WOODROW WILSON CENTER
EUROPEAN ALUMNI ASSOCIATION
“Europe Faces Outward”
IV: Responses to Globalization
U.S. Policies for India and China
Kent H. Hughes
Samuel F. Wells, Jr.
Saturday, September 13, 2008
Globalization Past and Present:
Herman van der Wee noted the similarities and the differences between today‟s
ththglobalization and that of the late 19 into the early 20 centuries.
Both globalizations were driven by new opportunities, new forms in
transportation, and a revolution in communications. Growth in Europe and the opening
of the Americas, steam ships, the spread of rail transport, and the development of
telegraph (now referred to as the Victorian Internet) and Trans-Atlantic cable combined
to draw peoples, technology, and investment to new parts of the world.
th In the mid-19 century, Great Britain was in the dominant position later occupied
thby Europe and then the United States. By the end of the 19 century, Britain faced the challenge of a rising Germany and the growing United States. With the construction of
new rail lines, Czarist Russia was compounding the challenge by moving ever closer to India, then the jewel in the British crown.
Yet, it was a very different world. Much of the world was a colonial possession of the European powers, universal education was still largely an American invention, class divisions were sharp, and the fruits of industrial development had not spread to whole populations.
Today‟s globalization started in what was often billed as „the American Century.‟
In the early post-world war II period, the victorious powers built a series of international institutions designed to avoid the mistakes of the Inter-War period and secure a more peaceful and prosperous world.
Starting with Ghanaian independence in 1957, one colonial possession after another gained its independence. Lingering colonial ties have loosened over the years as many former possessions have forged their own economic and political alliances.
Welfare states emerged in most industrial countries with the degree of societal protection being most developed in European countries. America, alone in the industrial world, developed a hybrid system in which private business carried a major share of the responsibility for funding retirement and health care.
th century, the Cold War split Europe, divided much of In the second half of the 20
the world into rival camps, and slowed the development of a second globalization.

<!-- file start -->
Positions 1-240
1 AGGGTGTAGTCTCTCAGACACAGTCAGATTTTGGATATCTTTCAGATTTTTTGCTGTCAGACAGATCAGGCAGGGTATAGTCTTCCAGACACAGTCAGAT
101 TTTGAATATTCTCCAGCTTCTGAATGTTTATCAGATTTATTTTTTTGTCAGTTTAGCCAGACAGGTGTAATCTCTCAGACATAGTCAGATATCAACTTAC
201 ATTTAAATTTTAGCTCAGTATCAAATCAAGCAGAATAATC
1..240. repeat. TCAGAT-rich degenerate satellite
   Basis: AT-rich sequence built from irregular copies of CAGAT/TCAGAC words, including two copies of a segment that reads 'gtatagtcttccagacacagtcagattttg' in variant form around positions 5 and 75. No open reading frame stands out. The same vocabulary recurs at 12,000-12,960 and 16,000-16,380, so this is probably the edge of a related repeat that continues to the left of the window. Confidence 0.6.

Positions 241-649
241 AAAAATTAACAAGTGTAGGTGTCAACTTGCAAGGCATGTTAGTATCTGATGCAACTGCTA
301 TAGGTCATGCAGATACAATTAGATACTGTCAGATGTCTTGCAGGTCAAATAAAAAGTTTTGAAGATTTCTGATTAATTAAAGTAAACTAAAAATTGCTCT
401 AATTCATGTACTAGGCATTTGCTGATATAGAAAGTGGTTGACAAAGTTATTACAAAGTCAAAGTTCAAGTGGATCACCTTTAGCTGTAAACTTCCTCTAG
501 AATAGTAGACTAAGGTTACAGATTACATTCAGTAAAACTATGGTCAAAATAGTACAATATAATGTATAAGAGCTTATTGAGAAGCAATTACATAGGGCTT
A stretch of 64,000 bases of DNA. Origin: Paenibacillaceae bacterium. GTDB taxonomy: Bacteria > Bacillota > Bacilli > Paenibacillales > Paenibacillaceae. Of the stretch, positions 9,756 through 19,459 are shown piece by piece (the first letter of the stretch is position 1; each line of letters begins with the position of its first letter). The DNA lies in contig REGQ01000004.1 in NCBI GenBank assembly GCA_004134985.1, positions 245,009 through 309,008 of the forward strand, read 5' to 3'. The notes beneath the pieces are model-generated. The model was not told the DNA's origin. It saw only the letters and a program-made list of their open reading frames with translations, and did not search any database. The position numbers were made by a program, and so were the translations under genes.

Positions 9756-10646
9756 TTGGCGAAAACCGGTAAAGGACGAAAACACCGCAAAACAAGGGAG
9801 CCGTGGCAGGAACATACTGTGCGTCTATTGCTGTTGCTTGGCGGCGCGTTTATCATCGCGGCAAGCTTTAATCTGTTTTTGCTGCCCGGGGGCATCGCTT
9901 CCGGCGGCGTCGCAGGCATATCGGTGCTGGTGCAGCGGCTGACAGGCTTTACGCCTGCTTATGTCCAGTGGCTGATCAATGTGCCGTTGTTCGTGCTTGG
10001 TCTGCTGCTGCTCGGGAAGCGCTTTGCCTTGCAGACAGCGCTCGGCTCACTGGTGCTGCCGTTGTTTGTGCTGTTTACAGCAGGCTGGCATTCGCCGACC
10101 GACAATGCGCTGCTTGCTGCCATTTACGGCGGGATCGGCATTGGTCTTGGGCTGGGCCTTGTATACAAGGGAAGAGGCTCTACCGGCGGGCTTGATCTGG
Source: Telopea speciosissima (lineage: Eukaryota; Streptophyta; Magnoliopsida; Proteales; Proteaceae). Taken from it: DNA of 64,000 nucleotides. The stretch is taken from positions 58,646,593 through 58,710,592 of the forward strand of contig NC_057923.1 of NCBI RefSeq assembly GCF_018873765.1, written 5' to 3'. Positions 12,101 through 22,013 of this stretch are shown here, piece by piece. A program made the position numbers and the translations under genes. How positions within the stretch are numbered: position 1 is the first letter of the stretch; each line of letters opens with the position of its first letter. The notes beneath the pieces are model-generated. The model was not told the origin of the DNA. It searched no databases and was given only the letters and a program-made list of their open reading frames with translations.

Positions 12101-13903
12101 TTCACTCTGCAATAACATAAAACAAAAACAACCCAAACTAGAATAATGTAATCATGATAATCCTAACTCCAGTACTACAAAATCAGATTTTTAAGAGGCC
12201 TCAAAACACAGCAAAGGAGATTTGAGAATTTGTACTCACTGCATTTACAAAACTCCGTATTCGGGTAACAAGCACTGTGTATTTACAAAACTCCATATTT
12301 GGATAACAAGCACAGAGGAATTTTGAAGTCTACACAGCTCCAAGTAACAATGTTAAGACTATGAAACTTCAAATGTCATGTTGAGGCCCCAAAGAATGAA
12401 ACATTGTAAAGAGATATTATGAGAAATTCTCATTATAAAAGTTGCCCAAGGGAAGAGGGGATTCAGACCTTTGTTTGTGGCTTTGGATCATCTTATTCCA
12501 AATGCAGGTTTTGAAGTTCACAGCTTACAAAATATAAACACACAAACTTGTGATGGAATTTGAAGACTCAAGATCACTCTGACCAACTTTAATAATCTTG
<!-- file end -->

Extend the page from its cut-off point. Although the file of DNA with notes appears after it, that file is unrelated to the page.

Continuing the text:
During the Cold War period, however, quiet revolutions in transportation and
communications were developing that would bring the twentieth century world together
thways unimagined by the 19 century globalizers. Super tankers and containerization
took the lead in transportation while first satellites, then proliferating undersea cables,
and then the Internet made a major auto accident in Nairobi evening news in New York.
The Samurai Surprise: The Challenge to the United States and Europe
By the late 1970s, Japan had fully recovered from the devastation of World War
II and was emerging as a major industrial force.
Shielded from international competition in the early post-World War II years, the
Japanese challenge was a particular shock to the United States. Not only did Japan seem
on a steady march to overwhelming one American industry after another but they were
doing it all with a distinctly different economic model.
Europe had its own champion as an economically resurgent Germany also
regained traditional markets in the United States and alternated with the United States as
the world‟s largest exporter.
But Europe was far from immune to Japanese economic pressure. Expressing his
frustration with the combination of a mounting European deficit with Japan coupled with
hard to penetrate Japanese markets, Sir Roy Denman, then a key figure in Brussels,
became famous for describing Japan as “a nation of workaholics living in rabbit hutches.”
In December of 1982, Time reported on the second battle of Poitiers – a French demand that all Japanese Video Cassette Recorders (VCRs) be inspected by the small customs
house in Poitiers.
In the United States, the rise of Japan coincided with domestic economic turmoil
driven by two oil shocks and failed macro-economic policies. By the end of the decade,
Americans were talking about stagflation – the dreaded combination of no growth and
Multiple economic challenges forced American business and the U.S. government
to change practice and policy. By the end of the 1980s, American manufacturers and a
growing number of major service providers had adopted or adapted Toyota‟s fabled lean-
production approach. The U.S. Government took a series of steps to help speed the
translation of new ideas into new competitive products: universities were allowed to
commercialize federally funded research; government laboratories were opened to
potential collaboration with business, government agencies set aside part of their budgets
to fund small business innovations, pension funds were allowed to invest in venture funds
while still meeting the „prudent man‟ rule, and businesses themselves were given partial
immunity from the anti-trust laws to encourage cooperation on research ventures.
Japan, in particular, triggered what became known as the competitiveness
movement in the United States. National and state-level commissions formed to study
competitiveness and their efforts were matched by a series of legislative initiatives by the
U.S. Congress to define a long-term productivity growth strategy that was adapted to
realities of global competition and rapid technological change.
Europe and the Organization for Economic Cooperation and Development also
turned their focus to developing a competitiveness strategy that would respond to global
The Rise of China and India
There is only occasionally a single turning point in the affairs of nations. There
thwere some in the 20 century – the descent of Europe into World War I, the onset of the
Great Depression, and the allied victory in World War II.
In terms of today‟s economic challenges, 1989 and the fall of the Berlin Wall is a
useful marker for the emergence of a truly global economy. The freeing of Eastern
Europe was followed, in 1991 by the collapse of the Soviet Union itself. At much the
same time, India responded to an economic crisis by reversing decades of closed, Soviet
style development policies and started the process of gradually joining the world
economy. China had started down a path toward global engagement and a more market